New tool encourages the last remaining nations to join the UN Convention against Torture
Rich and poor countries alike are able to meet the recommendations for an initial medical assessment of prisoners, says DIGNITY’s Medical Director, who wrote a new tool for the Convention Against Torture Initiative
»We want to show what it would take for any country to meet the international standards for an initial medical assessment of prisoners«, says Marie Brasholt.
She is Chief Physician and DIGNITY’s Acting Medical Director. Together with her colleagues Brenda Van Den Bergh and Jens Modvig she wrote a 12-page tool, which has now been launched to pave the way for more countries to join the United Nations Convention against Torture (UNCAT).
173 nations (status January 2022) have already joined the Convention, and new countries are added each year.
In order to persuade the few remaining governments among the world’s almost 200 nations to join UNCAT, Denmark joined forces with Chile, Fiji, Ghana, Indonesia and Morocco back in 2014 and established the Convention Against Torture Initiative (CTI). The CTI is pushing for all countries to join the Convention by 2024.
The CTI works from a secretariat in Geneva and publishes a series of tools, or guides, with concrete advice on how to meet the international standards related to UNCAT.
For the CTI, DIGNITY has now developed a tool that deals specifically with the initial medical assessment, which should always take place when new prisoners arrive at a prison or jail.
One of the main purposes of the initial medical assessment is to determine whether the inmate has previously been subjected to torture or other cruel, inhuman, or degrading treatment or punishment.
The initial medical assessment is not expressly prescribed in UNCAT. But it is recommended in the UN prison minimum standards, the so-called Mandela rules, and in the European Prison Rules, which are recommendations from the Committee of Ministers of the Council of Europe.
Best practice examples
The new CTI tool mentions a number of best practice examples of how an initial medical assessment can be carried out and what it may include. From the United States, for example, there is mention of a screening for covid-19, from Mongolia of examination for tuberculosis, and from Morocco of screening for risk of suicide and self-harm.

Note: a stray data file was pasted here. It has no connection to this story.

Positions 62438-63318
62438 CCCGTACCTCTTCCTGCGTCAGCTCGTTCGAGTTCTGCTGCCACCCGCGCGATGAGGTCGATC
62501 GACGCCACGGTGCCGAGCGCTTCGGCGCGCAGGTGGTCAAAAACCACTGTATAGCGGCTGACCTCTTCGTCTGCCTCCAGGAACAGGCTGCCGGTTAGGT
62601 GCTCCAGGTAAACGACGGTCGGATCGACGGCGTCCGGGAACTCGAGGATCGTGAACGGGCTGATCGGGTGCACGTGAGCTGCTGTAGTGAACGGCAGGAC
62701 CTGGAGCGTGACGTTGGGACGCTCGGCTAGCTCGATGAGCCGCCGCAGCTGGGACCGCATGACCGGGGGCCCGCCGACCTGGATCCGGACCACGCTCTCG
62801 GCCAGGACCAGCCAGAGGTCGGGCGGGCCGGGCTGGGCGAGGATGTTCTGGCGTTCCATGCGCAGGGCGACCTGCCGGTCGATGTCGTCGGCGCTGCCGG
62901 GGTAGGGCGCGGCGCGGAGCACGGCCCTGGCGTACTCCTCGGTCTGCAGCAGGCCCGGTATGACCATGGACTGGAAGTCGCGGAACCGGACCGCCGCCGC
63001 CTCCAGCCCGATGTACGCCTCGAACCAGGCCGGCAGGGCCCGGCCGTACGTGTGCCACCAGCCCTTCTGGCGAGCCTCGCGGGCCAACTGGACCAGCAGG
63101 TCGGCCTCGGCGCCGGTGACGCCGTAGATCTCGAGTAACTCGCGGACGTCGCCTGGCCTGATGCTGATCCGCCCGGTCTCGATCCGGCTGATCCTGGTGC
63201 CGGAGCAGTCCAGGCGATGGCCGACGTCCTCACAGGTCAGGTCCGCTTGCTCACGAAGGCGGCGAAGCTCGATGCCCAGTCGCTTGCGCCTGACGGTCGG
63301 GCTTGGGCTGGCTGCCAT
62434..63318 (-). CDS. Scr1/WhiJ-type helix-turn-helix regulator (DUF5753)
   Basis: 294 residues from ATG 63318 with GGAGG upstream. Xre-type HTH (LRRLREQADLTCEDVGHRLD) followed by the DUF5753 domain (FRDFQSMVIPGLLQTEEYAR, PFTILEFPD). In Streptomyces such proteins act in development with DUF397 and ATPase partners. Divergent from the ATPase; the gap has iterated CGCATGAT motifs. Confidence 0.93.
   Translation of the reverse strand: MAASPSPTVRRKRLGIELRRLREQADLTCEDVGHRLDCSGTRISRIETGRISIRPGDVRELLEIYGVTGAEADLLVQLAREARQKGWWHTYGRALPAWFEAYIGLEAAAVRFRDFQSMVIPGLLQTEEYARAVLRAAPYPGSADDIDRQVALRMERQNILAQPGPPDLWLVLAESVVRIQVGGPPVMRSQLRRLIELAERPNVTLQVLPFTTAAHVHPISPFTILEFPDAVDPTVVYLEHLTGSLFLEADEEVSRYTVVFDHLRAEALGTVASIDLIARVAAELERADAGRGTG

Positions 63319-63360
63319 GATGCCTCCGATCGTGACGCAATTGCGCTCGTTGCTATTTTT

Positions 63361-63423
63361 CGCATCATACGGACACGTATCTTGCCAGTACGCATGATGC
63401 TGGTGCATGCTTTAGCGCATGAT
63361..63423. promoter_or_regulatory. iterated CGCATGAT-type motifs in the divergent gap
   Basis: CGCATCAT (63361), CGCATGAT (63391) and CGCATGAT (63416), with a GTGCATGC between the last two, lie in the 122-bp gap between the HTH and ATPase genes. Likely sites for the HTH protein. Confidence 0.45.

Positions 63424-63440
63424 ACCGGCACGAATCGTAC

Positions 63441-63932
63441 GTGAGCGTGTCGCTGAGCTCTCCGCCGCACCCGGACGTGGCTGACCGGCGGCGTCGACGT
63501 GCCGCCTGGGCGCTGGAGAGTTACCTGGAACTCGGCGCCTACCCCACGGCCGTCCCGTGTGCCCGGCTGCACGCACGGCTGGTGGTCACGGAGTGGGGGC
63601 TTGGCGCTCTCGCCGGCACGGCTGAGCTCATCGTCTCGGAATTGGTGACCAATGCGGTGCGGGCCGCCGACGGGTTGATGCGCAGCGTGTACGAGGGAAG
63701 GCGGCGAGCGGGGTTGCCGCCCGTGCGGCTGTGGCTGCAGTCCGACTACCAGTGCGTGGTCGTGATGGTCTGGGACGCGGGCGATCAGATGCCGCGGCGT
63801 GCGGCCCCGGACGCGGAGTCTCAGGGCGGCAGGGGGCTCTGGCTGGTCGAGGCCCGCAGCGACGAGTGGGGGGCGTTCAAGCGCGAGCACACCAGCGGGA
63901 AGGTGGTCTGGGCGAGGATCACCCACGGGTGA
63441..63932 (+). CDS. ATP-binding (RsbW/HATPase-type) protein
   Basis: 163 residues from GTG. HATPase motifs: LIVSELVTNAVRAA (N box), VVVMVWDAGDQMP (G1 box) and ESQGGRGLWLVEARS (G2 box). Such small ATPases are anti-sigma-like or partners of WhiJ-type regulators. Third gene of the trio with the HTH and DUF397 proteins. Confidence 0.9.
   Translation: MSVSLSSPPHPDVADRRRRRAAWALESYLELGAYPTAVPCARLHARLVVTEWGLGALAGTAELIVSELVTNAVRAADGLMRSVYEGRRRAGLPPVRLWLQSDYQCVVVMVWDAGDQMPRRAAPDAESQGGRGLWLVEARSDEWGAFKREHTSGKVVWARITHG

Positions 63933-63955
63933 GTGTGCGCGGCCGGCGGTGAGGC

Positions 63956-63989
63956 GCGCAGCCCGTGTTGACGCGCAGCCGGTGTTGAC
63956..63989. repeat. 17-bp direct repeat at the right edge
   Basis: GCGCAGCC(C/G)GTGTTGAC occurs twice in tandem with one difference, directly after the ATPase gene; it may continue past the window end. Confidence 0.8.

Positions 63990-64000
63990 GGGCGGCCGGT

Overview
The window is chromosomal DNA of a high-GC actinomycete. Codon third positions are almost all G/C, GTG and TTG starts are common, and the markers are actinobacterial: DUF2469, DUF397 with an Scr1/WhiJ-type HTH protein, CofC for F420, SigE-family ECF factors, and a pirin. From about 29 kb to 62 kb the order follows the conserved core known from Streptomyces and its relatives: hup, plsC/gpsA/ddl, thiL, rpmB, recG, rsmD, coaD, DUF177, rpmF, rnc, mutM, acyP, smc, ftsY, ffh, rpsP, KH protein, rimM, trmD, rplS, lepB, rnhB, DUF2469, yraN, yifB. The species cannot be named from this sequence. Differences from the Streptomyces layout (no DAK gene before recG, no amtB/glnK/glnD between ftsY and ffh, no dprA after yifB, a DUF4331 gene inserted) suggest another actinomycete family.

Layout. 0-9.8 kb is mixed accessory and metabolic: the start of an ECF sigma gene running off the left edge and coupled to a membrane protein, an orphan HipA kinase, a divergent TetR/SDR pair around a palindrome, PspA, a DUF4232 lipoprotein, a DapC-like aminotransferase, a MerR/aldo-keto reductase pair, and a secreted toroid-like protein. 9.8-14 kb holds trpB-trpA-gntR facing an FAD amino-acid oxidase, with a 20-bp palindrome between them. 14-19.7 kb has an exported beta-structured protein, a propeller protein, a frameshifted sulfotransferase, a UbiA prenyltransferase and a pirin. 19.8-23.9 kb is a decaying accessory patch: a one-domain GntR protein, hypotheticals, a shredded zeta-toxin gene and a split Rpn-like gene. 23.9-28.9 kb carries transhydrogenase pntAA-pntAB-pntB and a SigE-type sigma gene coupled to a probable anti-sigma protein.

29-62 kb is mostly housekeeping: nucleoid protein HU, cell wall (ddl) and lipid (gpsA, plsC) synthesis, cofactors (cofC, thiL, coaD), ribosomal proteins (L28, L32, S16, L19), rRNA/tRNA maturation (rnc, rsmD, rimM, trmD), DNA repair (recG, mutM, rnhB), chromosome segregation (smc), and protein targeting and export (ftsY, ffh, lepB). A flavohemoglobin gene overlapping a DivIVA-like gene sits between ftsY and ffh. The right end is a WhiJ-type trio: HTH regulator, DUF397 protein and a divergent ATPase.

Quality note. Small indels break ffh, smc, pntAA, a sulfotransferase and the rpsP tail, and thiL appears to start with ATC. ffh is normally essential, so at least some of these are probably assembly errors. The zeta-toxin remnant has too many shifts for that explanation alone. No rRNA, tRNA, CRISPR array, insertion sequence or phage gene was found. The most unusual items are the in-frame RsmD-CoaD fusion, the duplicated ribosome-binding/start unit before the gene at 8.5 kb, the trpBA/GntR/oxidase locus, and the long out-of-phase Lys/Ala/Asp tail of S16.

»We deliberately chose a broad variety of very different countries. We want to show that all countries, rich and poor alike, can meet the international standards when it comes to initial medical assessments of prisoners. We hope that our best practice examples will inspire those countries that are still hesitant to join UNCAT and mistakenly believe not to be able to meet the international standards«, explains Marie Brasholt.
Initial medical assessments are not made solely for the sake of the individual prisoner. If a prisoner is suffering from a serious, contagious disease, it is also important for other prisoners and for prison staff that they are isolated and receive relevant treatment.
An initial medical assessment, conducted in the right way, can also be used to make it easier for prison authorities to address false allegations of torture and ill-treatment. If torture has occurred before the arrival at the prison or jail and is documented during the initial medical assessment, no one can subsequently rightly accuse employees of the receiving prison of being responsible.
»I hope our new tool can help convince the last few missing nations to join UNCAT. And fortunately, the staff of the CTI Secretariat in Geneva will gladly advise and guide those states that have unresolved questions about what it takes to live up to the Convention and meet the international standards«, says Marie Brasholt.